Why does it occur?
The Lisfranc joint is a unique and important stabilizing joint (Tarsometatarsal joint) in your midfoot, midway between the toes and the heel. A tremendous amount of force is transmitted through this joint with each step that you take. An injury to this joint ranges from a mild sprain to severe dislocations and fractures. Injury most commonly occurs when a force is transmitted to a foot that is hyper-plantar flexed, commonly seen in soccer and football players. Injury can also occur as a result of direct trauma to the area.
Patients typically present with pain, swelling and bruising around the midfoot area, painful weight-bearing or inability to bear weight. The tarsometatarsal joint will typically be tender, and stress testing of the joint often worsens the symptoms.
An x-ray is usually ordered to assess the Lisfranc joint to look for any evidence of fracture or dislocation. An MRI may be ordered to assess the ligaments of the Lisfranc joint. CT may be needed to further evaluate any fractures that may be present.
Nonoperative management is normally reserved for Lisfranc injuries where there is no evidence of joint instability or displaced fracture. These types of injuries are commonly considered to be Lisfranc sprains. Lisfranc sprains are serious injuries, so the treatment and recovery should be taken seriously. Nonoperative treatment usually consists of cast immobilization or CAM boot for approximately 8-12 weeks followed by 6-12 weeks of PT and a gradual return to normal activity. Depending on the severity, patients can expect to return to normal activities/sports in 3-6 months.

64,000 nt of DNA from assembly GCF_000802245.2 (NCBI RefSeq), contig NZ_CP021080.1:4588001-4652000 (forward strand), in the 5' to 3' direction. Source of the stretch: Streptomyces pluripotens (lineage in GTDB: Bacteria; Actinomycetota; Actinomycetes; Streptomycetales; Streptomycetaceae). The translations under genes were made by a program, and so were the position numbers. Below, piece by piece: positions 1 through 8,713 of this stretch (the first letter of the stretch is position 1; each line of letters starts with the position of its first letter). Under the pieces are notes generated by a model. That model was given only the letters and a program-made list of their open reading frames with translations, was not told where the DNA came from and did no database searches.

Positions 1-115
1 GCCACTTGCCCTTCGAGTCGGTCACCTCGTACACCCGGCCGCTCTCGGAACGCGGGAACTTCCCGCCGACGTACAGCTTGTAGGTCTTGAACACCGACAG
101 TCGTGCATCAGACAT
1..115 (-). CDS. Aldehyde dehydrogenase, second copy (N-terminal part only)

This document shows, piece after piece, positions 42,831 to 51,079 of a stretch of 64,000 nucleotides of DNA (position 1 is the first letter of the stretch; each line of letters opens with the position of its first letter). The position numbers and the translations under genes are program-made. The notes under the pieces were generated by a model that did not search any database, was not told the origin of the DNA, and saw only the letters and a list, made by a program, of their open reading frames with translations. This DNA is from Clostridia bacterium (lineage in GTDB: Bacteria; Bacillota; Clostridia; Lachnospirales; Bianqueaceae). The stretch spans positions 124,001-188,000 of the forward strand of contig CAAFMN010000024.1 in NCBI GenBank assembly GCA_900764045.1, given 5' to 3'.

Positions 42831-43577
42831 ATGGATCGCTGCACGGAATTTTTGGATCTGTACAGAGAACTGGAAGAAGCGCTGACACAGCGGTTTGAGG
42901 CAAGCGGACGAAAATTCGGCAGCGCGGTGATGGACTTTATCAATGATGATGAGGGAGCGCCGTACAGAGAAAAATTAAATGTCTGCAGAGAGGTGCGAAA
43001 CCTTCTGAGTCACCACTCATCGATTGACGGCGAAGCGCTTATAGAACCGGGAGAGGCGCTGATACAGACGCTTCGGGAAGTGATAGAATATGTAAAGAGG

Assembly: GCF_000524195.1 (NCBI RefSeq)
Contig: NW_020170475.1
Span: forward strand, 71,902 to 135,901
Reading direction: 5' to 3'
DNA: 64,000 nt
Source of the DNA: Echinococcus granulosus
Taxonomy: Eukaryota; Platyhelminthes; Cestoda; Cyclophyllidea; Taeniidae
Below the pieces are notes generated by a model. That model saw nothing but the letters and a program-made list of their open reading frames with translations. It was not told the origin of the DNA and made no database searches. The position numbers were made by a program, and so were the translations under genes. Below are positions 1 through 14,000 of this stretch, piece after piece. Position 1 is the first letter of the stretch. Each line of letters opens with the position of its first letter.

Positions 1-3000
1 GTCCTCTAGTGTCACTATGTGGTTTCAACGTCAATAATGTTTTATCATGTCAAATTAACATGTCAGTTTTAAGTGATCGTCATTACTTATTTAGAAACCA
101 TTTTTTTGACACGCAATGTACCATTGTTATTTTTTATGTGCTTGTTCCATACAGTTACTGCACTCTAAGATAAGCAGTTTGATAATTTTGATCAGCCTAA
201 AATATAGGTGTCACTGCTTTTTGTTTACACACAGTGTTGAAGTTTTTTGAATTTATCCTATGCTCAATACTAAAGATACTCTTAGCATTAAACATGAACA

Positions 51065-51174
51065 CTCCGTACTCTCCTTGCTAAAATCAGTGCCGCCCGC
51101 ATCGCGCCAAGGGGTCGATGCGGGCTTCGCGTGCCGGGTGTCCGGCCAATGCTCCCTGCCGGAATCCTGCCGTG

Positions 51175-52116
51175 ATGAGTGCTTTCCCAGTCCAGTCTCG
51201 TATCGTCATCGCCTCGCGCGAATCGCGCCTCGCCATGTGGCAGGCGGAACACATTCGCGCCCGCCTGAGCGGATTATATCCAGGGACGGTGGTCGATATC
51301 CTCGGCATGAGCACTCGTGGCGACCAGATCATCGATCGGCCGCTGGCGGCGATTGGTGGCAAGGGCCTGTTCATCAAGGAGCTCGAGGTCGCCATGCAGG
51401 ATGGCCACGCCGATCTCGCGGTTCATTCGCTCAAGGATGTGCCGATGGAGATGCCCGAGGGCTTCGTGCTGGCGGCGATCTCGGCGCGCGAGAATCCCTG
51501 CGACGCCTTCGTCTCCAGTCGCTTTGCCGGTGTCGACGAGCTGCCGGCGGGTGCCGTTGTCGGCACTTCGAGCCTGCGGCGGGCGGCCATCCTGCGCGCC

Surgery is usually indicated for failed nonoperative management, any evidence of joint instability, fracture-dislocations, and chronic injuries with delayed treatments. Surgery is designed to realign the Lisfranc joint, repair damaged ligaments, and stabilize/realign any fractures. This usually involves some combination of plates and screws. Recently, a new innovation called Internal Bracing has been proven to strengthen the repairs of ligaments. Its use for reinforcing and strengthening Lisfranc’s ligaments is showing great promise, and is another tool in our armamentarium to treat this complex injury.
Dr. Steven Lee is currently the Associate Director of the NISMAT, the first institute in the country dedicated to sports medicine research, and is part of the teaching faculty of the Lenox Hill Sports Medicine Fellowship program, the oldest fellowship in the country. As such, he is not only current with the most advanced techniques available today to treat this complex problem, but is also involved in research to advance the treatment for the future. Dr. Lee is also one of the world’s leaders in the pioneering and use of Internal Bracing. He has years of experience treating Lisfranc injuries.
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After surgery, patients are typically immobilized and non-weight-bearing in a Cam boot for at least 6-8 weeks after surgery. This is followed by physical therapy for at least two to three months. Proper treatment is imperative to increase your chances of a positive outcome. Even with proper care (surgical or non-surgical), patients Lisfranc injuries are at increased risk for developing chronic pain and arthritis of the affected foot. If this were to happen and it was debilitating enough, joint fusions would be considered the salvage surgery that could be done to help alleviate pain at the expense of losing some motion of the foot.
Immediate Post-Operative Instructions
Please refer to the following pages for more information:
*It is important to note that all of the information above is not specific to anyone and is subject to change based on many different factors including but not limited to individual patient, diagnosis, and treatment specific variables. It is provided as an educational service and is not intended to serve as medical advice. Anyone seeking specific orthopedic advice or assistance should consult Dr. Steven Lee or an orthopedic specialist of your choice.
*Dr. Steven Lee is a board certified orthopedic surgeon and is double fellowship trained in the areas of Hand and Upper Extremity Surgery, and Sports Medicine. He has offices in New York City, Scarsdale, and Westbury Long Island.